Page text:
Woodbury University: How to nurture luxury brands in the developing world Featured

1:05am EDT November 19, 2013
Andre Van Niekerk, Ph.D., Dean, School of Business, Woodbury University Andre Van Niekerk, Ph.D., Dean, School of Business, Woodbury University

Woodbury University’s School of Business has partnered with universities in Beijing and Berlin to form the Carl Benz Academy to provide a specialized MBA for Mercedes Benz employees. Learn about the School of Business at our website.

The world of business today goes beyond the U.S. borders, so executive education programs like MBAs have a global component. For example, Woodbury University is part of a customized MBA program through the newly formed Carl Benz Academy for employees of Mercedes Benz and its affiliate companies.

Andre van Niekerk, Ph.D., dean of the School of Business at Woodbury University, says the program specifically serves employees in the luxury brand segment in emerging markets.

“There’s always a market for high-end brands, and that fully applies to the developing world,” he says.

Smart Business spoke with van Niekerk about the challenges and opportunities in marketing luxury brands in the world’s emerging economies.

Given the uneven recovery from the global recession, how open to luxury brands are today’s developing economies?

Virtually all luxury brands are jumping, or have jumped, into the developing world. That market — that collection of economies — is reaching a near-saturation point for some. To a large degree, it’s a matter of numbers; the size of the individual markets is key. If millionaires represent 3 percent of the population of China, for example, companies will pay attention.

Of course, if you step back and ask, ‘what is luxury?’ Your immediate response might be that people who have very little define luxury. In some parts of the world, two meals a day would be considered a luxury. There’s clearly a different context in the developing world, when contrasted with the developed world.

Having said that, however, luxury brands appeal to similar demographics worldwide. The people who buy and consume what are generally recognized as luxury goods, from clothes to jewelry to cars, are simply not as affected by economic downturns as the rest of the population. There’s just less price sensitivity.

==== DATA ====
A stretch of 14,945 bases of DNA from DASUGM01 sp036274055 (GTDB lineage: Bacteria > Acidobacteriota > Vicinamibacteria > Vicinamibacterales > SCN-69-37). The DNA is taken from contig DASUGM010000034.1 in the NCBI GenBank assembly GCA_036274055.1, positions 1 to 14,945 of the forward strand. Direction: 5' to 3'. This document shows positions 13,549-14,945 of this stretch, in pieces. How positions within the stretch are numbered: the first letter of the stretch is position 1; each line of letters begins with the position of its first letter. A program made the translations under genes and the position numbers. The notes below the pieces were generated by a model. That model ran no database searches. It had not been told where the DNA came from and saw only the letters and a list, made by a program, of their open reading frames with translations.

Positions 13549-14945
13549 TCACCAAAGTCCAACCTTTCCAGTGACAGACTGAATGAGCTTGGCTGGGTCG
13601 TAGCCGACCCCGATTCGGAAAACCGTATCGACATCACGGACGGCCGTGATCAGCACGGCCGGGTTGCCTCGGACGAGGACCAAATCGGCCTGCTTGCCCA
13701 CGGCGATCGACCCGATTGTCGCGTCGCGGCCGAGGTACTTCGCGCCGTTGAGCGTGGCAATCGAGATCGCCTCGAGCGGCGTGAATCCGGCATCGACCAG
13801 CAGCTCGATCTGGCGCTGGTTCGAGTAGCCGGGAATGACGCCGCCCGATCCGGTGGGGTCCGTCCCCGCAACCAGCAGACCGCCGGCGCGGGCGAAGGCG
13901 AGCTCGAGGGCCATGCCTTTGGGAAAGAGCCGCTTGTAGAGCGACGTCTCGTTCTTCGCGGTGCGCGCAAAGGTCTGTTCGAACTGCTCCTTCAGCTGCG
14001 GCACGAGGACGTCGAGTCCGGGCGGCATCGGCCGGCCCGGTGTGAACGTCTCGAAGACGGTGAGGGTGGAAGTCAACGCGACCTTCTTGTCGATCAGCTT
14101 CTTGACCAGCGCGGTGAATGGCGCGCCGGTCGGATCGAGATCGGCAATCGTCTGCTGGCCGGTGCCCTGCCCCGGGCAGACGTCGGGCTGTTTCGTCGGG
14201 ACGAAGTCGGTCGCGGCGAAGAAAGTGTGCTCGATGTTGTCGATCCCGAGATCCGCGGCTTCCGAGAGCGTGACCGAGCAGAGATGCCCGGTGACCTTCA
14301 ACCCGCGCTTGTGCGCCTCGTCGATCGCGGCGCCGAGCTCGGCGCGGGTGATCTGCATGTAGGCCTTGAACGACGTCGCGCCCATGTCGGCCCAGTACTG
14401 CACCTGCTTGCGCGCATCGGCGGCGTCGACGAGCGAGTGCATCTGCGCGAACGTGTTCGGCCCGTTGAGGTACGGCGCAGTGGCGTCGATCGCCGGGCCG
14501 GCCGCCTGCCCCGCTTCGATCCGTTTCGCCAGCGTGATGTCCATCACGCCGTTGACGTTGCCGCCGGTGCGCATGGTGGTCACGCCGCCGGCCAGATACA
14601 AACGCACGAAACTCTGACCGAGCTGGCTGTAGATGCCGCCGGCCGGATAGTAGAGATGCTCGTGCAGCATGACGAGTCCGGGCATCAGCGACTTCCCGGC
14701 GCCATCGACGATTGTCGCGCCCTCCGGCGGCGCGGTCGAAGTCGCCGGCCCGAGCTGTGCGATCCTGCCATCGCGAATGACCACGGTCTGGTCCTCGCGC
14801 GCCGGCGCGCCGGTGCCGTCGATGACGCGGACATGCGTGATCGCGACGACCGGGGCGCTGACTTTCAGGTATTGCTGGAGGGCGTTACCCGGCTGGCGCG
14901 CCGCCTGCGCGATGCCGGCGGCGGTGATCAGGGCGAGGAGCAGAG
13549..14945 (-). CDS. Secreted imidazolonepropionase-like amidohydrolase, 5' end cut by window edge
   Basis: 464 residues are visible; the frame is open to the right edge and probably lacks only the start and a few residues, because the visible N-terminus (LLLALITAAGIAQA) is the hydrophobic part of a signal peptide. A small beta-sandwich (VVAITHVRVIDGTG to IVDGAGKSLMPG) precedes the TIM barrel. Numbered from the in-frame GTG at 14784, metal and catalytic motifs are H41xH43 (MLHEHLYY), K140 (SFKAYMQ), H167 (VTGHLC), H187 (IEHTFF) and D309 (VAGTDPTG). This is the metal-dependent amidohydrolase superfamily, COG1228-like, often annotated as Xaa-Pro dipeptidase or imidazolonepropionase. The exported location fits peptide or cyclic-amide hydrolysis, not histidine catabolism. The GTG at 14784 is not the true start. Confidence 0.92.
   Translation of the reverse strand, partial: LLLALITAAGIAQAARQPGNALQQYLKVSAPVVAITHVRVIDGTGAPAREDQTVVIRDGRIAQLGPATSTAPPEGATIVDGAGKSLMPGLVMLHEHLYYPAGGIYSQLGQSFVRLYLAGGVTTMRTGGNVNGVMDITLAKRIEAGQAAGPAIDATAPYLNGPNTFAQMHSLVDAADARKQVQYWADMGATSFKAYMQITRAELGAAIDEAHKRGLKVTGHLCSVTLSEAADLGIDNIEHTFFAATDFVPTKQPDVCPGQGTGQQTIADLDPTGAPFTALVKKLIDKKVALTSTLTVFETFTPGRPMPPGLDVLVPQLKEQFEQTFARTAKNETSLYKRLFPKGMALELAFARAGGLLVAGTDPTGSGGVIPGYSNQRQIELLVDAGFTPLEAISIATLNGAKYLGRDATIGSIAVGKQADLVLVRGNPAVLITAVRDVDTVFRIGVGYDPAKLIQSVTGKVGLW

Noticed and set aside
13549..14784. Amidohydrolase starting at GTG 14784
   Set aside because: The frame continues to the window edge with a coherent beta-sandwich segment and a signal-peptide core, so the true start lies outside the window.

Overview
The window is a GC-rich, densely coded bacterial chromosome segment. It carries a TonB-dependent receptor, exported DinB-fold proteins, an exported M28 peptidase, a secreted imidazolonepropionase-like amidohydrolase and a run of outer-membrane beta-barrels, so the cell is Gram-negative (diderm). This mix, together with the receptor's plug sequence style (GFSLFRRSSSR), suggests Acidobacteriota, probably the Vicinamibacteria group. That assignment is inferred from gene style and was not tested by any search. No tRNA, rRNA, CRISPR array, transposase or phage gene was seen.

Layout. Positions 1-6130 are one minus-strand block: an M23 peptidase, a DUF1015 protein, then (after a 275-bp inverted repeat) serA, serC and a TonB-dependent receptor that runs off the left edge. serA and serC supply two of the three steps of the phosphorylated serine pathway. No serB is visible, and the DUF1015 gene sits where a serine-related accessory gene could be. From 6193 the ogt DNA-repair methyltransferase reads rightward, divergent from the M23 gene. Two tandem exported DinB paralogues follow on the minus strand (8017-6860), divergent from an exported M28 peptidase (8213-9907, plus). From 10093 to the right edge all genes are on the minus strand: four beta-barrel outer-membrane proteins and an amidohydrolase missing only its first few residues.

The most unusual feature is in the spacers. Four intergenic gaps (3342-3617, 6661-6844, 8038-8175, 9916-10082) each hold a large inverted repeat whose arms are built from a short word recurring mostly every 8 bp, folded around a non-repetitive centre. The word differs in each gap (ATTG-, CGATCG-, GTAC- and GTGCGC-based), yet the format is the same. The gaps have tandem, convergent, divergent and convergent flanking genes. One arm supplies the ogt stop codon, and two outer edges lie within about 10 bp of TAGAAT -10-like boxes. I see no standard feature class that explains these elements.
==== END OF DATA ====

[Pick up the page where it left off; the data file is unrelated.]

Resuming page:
Combined with quality and aesthetics, exclusivity is central to marketing a luxury brand. But the richer the world gets, the tougher it is to keep that exclusivity. Brands can artificially impose exclusivity by raising prices. Price, therefore, confers status — the status the brand affords the consumer. It’s an implied status, creating a desire to move up. The challenge for manufacturers is to keep customers brand loyal, wherever in the world they may be.

How do cultural differences come into play, as manufacturers introduce products and develop strategies to market them?

While many recognized luxury brands have a genuine global reach and can be considered universal, local tastes and accepted local norms matter. A specific handbag may become a roaring success in the U.S. but may not be as desirable in China. Or a specific color popular in Western Europe may not resonate somewhere else. Cultural nuances are often reflected in advertising, and it’s common for brands to reword and reposition ads for each market. Some nuances simply can’t be transplanted.

Status exists in every culture, and everyone has an ego, but the drivers for status differ across cultures. The U.S. is largely externally driven, as places like Newport Beach, Rodeo Drive or the Chicago Loop suggest. Other cultures are very circumspect — you don’t wear status on your sleeve.

What impact has the proliferation of luxury brands in the developing world had on those same brands in the developed world?

That trend has given rise to knockoffs. Counterfeit goods pose a huge problem for luxury brands, especially when the population at large may not be knowledgeable about what’s real and what’s fake. Knockoffs can ruin the brand by association. That’s why manufacturers confiscate and prosecute — they actively pay for that vigilance.

Things may be changing on this front, however. In a deal with China, Ralph Lauren agreed to overproduce by approximately 4 percent. Local merchants are allowed to sell the overproduction in controlled outlets at a slightly lower price. It’s a total win — a way to spread the brand successfully and locally, while helping to undercut the market for counterfeit merchandise.

Andre van Niekerk, Ph.D., is dean of the School of Business at Woodbury University. Reach him at (818) 394-3311 or andre.vanniekerk@woodbury.edu.

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